My Super 8 memories
I’m looking forward to Super 8, the new movie opening tomorrow (produced by Stephen Spielberg and directed and written by J. J. Abrams).
However, it also has me looking backward…backward to my own days as a kid with a Super 8 camera.
No, I didn’t have a fancy one with a pistol grip, like they show in the movie. Mine was pretty simple…it did have a shutter release, though, so I could take one frame at a time.
That meant we had a lot of fun. We would shoot pixilation: people moving a bit between each frame. I remember us shooting a car race, with no cars. You just sat down, held your hands like you were holding a steering wheel, and scootched forward between each frame:
Click! Scootch! Click! Scootch!
It would take a whole afternoon at the playground to shoot a minute or so of movie.
The reels, by the way, were only three minutes long…so we shot a lot of shorts. 🙂
We even did claymation, playing around with modeling clay. I remember making a Richard Nixon head (I might not have been the one molding, I can’t remember) and had it turn into a bug (because he bugged his office…heavy social satire, huh?). 😉
We also shot with actual people…I remember an epic that was called The Black and White Ax (I think).
We also took some footage I shot in a class of the teacher, and edited it into scenes of green army men and tanks getting melted…literally by fireworks. It was as if the teacher was a powerful wizard…take that, Harry Potter! 🙂
Yes, edited…I had an editing machine. It was a little illuminated screen, and you hand-cranked the movie through it. That allowed you to snip it exactly where you wanted, so you could literally glue the two pieces of movie together. We even made silent movie style title cards, to add some dialog (we didn’t have any sound).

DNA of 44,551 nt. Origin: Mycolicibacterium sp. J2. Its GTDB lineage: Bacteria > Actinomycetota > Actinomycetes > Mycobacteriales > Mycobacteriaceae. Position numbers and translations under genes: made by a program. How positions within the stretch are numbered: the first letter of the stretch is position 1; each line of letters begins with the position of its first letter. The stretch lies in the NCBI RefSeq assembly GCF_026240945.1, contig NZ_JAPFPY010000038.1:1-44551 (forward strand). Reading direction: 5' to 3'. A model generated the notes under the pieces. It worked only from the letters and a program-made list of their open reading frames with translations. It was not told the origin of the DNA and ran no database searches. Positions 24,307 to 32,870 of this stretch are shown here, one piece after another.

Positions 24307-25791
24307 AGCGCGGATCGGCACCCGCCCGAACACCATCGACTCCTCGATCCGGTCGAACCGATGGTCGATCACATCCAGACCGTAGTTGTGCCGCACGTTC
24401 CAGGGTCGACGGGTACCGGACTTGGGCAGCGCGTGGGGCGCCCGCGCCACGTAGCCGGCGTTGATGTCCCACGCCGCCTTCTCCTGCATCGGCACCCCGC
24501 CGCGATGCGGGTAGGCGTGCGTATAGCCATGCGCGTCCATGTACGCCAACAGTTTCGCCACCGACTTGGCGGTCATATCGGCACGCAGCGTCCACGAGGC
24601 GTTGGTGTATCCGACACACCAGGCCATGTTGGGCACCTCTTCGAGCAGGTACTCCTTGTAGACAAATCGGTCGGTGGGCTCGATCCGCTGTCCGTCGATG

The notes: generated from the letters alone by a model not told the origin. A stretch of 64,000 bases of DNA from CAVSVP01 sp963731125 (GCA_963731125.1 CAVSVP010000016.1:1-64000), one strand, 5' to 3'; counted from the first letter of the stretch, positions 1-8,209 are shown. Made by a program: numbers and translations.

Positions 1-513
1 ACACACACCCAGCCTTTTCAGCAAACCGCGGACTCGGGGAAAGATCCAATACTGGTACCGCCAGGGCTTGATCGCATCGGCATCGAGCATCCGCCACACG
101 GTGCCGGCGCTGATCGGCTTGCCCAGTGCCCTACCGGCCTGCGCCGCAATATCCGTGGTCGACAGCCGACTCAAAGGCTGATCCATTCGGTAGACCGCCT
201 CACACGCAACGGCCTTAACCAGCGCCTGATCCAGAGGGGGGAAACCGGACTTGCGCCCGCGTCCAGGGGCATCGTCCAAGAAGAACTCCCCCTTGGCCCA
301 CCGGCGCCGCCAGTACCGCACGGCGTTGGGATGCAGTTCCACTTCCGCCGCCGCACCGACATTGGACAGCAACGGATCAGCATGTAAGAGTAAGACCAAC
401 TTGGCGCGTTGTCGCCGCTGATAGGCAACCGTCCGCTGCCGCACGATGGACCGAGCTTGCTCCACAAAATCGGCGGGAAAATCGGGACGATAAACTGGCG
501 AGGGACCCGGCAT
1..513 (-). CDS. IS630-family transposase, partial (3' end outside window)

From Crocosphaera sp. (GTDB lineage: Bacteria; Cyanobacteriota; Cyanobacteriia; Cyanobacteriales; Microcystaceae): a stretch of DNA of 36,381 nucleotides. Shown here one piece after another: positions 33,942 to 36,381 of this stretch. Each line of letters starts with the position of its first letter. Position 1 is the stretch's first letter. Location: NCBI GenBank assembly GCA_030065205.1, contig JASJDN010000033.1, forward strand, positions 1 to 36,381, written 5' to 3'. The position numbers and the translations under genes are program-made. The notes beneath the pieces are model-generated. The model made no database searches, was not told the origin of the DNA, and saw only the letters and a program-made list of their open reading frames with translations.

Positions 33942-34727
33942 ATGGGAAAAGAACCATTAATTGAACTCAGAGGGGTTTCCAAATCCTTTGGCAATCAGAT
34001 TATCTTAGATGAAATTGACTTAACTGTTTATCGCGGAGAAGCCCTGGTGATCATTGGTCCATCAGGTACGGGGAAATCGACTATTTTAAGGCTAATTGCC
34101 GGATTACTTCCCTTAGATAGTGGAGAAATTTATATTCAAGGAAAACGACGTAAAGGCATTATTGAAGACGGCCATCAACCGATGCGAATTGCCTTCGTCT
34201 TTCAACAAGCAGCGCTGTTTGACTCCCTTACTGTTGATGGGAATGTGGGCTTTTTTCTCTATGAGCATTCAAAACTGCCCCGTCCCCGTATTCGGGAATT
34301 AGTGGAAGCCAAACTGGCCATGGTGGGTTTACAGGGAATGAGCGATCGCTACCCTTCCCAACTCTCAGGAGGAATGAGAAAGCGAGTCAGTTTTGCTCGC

My parents were nice enough to let me have a small storage room, like a closet, that I could set up as my film studio. I remember taping strips of film to the wall, and numbering the tape so I could figure out how to put it together.
Physical film is very different from digital, of course. One time, a piece of film accidentally folded back on itself, and ran through the projector that way. That was one of the coolest things ever, because it gave us a superimposition….and it happened to be of a “dead body” over the scene of his killing, as I recall. I glued it that way to show it to people. 🙂
I also remember trying to do the transporter effect from Star Trek by scratching on a film.
Speaking of scratches, films would get dirty…and that was actually dangerous. I was working with film cleaner one time…which was really chloroform, as I recall. You were supposed to use it in a well-ventilated area, but, um…I didn’t. I was okay…but my dog, who would lay at my feet when I edited, got knocked cold. She was okay, but I found out later (accurately or not, I don’t know) that chloroform falls to the floor…it’s heavier than air. So, while I was okay, she was laying in a fog of it.
I say “remember” on a lot of this, because once the projector bulbs died, I had not way to watch them. I suppose I could find something online nowadays, but that wasn’t an option back then.
We sent some family movies to be converted to DVD for my mother…that wasn’t cheap, but the weirdest thing was getting several of these three minute films back all spliced into one giant reel. If I’d known that, I’m not sure I would have sent them in: I liked the little plastic reels…and I don’t think that giant reel would have fit on my projector even if I got it running.
Not all the movies we watched were ones we made. You could also buy Super 8 versions of famous movies. I remember having The Giant Claw, a really hokey monster movie with this completely unbelievable giant bird puppet. At least, that’s how I remember it.
Now, of course, you can watch the trailer on YouTube:
That’s just not the same, although I’m not going to say it’s not better.
I had a lot of fun with that camera…I don’t expect the movie to match the memory, but it’s going to give it a bit more meaning for me that for those who have grown up in the digital age.
How about you? Do you have any Super 8 memories? Feel free to comment on this post and let me know.
This post by Bufo Calvin originally appeared in the The Measured Circle blog.